California

This is my state! VERY cool video!

California from Hal Bergman on Vimeo.

California is the most populated state in the United States, and the third largest. It’s almost double the size of the United Kingdom and slightly larger than Japan. If it was it’s own independent country (as it was briefly for a few weeks in 1846), it would have the 8th largest economy in the world by GDP. It contains the highest summit and the lowest desert in the Continental United States (and the second-lowest point in the world), both of which are in the same county. It’s most known for movies, technology, wine, and national parks, but also grows more than a third of the vegetables consumed in the US, two-thirds of the fruits and nuts, and an unknown but presumably huge percentage of marijuana. It contains every major climatological biome except tundra. More important than those facts, to me, is that I was born and spent most of my life here.

My goal was to cram all of the visually stunning things about the entire state, from coastline to mountains to deserts, from cities to wilderness and national parks, into four minutes. I intended to use this as a pitch for work from the California Board of Tourism, but now I’m sharing it publicly.

The average clip took 1-3 hours to film and another 3-10 hours to edit. Several cuts are from clips more than 24 hours long. I shot 423 clips over four years to make this, but the majority of the 67 clips ultimately used were shot in the last 12 months.

The music is “Intense Rocks” by Sebastian Watzinger, licensed from Audiosocket.

Most of the individual clips are available for license via Getty Images, Dissolve, or directly. Many of them feature in the Magic Window timelapse screensaver for Mac.

License Clips on Getty Images: tinyurl.com/califtlg
License Clips on Dissolve: tinyurl.com/califtld

My Facebook: facebook.com/hal9000
Instagram: instagram.com/halbergman
Flickr: flickr.com/photos/pyrokinetic/

Have a Mac? Want my timelapses as a screensaver? Here’s a project I did the photography for:
itunes.apple.com/us/app/magic-window-timelapse-desktop/id432840866?mt=12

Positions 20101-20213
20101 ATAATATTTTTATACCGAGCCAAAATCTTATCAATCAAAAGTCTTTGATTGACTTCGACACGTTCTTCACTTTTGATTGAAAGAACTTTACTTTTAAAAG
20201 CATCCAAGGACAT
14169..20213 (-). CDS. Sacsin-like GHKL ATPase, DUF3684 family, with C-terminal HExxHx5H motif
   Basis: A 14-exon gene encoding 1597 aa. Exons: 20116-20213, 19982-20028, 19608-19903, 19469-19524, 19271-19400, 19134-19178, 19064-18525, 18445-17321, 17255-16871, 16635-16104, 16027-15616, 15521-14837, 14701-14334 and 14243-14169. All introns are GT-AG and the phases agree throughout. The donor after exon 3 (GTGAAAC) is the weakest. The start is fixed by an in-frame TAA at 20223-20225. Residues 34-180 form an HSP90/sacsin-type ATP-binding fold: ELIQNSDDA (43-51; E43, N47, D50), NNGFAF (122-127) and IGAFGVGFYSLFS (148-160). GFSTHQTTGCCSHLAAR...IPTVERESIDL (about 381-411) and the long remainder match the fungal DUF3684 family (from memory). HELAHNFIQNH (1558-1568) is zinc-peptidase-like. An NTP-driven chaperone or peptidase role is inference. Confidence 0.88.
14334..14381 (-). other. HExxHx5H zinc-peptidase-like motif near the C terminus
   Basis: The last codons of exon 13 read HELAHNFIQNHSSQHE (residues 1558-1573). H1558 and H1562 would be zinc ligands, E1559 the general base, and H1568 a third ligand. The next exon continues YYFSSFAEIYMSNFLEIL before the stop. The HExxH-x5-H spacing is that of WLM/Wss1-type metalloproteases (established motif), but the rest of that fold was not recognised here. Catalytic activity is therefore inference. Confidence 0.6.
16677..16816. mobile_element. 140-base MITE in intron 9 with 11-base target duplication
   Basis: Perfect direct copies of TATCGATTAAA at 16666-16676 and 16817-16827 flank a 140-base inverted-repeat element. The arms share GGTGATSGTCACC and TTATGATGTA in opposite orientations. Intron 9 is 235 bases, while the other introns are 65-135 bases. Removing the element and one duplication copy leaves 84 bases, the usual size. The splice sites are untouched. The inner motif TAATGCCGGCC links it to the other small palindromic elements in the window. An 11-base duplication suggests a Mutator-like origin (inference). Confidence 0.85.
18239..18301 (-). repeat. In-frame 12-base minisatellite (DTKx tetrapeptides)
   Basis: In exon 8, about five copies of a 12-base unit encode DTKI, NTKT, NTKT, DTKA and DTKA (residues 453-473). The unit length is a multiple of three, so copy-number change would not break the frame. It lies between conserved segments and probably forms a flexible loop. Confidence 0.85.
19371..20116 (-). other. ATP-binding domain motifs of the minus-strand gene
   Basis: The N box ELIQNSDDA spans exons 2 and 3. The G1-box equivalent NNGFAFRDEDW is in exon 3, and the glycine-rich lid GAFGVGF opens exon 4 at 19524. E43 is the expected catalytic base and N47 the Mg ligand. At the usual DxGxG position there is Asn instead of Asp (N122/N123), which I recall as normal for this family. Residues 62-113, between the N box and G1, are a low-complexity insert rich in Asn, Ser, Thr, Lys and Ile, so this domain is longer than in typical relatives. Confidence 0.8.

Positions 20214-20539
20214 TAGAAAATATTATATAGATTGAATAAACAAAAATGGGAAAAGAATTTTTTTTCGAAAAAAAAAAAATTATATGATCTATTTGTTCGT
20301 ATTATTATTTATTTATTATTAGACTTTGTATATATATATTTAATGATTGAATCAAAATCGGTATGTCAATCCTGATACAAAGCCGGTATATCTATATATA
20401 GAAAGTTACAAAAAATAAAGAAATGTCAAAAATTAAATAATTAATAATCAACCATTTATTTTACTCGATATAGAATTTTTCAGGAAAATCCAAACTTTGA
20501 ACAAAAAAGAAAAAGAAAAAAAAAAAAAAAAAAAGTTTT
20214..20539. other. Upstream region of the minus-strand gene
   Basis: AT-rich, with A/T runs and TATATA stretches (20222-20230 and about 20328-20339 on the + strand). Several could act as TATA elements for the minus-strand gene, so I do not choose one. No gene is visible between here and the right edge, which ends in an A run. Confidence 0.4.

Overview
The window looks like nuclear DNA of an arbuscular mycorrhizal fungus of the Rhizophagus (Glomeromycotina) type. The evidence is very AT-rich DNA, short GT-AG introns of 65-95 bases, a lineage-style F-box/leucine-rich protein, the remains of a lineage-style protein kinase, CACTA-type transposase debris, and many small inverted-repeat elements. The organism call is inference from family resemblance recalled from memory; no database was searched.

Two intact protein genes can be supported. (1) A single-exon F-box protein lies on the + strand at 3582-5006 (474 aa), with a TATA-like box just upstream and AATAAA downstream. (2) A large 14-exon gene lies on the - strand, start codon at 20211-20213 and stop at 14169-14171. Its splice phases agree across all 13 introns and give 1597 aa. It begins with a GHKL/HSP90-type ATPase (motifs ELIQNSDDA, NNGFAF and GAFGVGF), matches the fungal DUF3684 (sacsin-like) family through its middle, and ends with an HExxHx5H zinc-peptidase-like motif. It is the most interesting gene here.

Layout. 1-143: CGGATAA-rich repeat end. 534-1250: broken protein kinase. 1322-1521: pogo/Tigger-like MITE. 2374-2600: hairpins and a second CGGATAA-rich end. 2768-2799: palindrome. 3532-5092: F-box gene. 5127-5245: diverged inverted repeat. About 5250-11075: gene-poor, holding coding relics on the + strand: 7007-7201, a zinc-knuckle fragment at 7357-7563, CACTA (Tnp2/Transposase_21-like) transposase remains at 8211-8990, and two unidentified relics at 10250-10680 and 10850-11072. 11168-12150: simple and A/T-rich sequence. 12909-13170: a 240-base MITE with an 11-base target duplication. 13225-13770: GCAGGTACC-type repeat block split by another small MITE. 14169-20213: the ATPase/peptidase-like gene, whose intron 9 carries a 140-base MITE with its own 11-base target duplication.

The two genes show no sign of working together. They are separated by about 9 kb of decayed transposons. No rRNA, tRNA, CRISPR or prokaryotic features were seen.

(If you got this far down, thank you! I’d like to add that I’m available for hire. I specialize in still photography and timelapse photography for travel, architecture, and industry.)

Full list of locations used:
Alabama Hills
Big Sur
Bombay Beach
Death Valley National Park
Gilroy
Inyo National Forest
Jenner
Joshua Tree
Lake Tahoe
Long Beach
Los Angeles
Malibu
Mono Lake South Tufa Reserve
Mount Shasta
Napa
Onyx
Owens Lake
Salinas
San Diego
San Francisco
San Luis Obispo
Santa Monica
Sequoia National Forest
Venice
Weldon
Yosemite National Park

Buy or Rent?

Always a good question!

Rent vs. Own: Which Option Is Best for You?

It’s a question that millions of Americans face every year: Should I rent a place to live or should I buy one? The answer depends on an array of factors, including how much money you’re prepared to sink into your home.

To help you figure out whether to head down the rent or own route, we’ve created this infographic that covers some key considerations.

Fast fact: About two-thirds of Americans are homeowners and about one-third are renters, according to the National Multifamily Housing Council.

For more information about renting vs. owning, read this article on The SpareFoot Blog.

- See more at: http://www.sparefoot.com/storage-tips/rent-vs-own-infographic/#sthash.tlRHKvOn.dpuf

rent vs own Buy or Rent?
Courtesy of: SpareFoot

How Much is 100 Bucks Worth in Your State?

This is interesting. “Inflation” on a state-by-state (and a bonus by metro area) basis. From Lifehacker we can take a look at

<h1″>How Much $100 Is Really Worth in Every State

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The face value of $100 is the same in all 50 states, but when it comes to actual purchasing power, your mileage may vary depending on where you are. These are the states that offer the biggest bang for your buck.

Update: Ask and you shall receive! The good folks at Tax Foundation have also put together a map for metropolitan areas due to popular demand. This map helps break down smaller regions a lot better. Check it out below!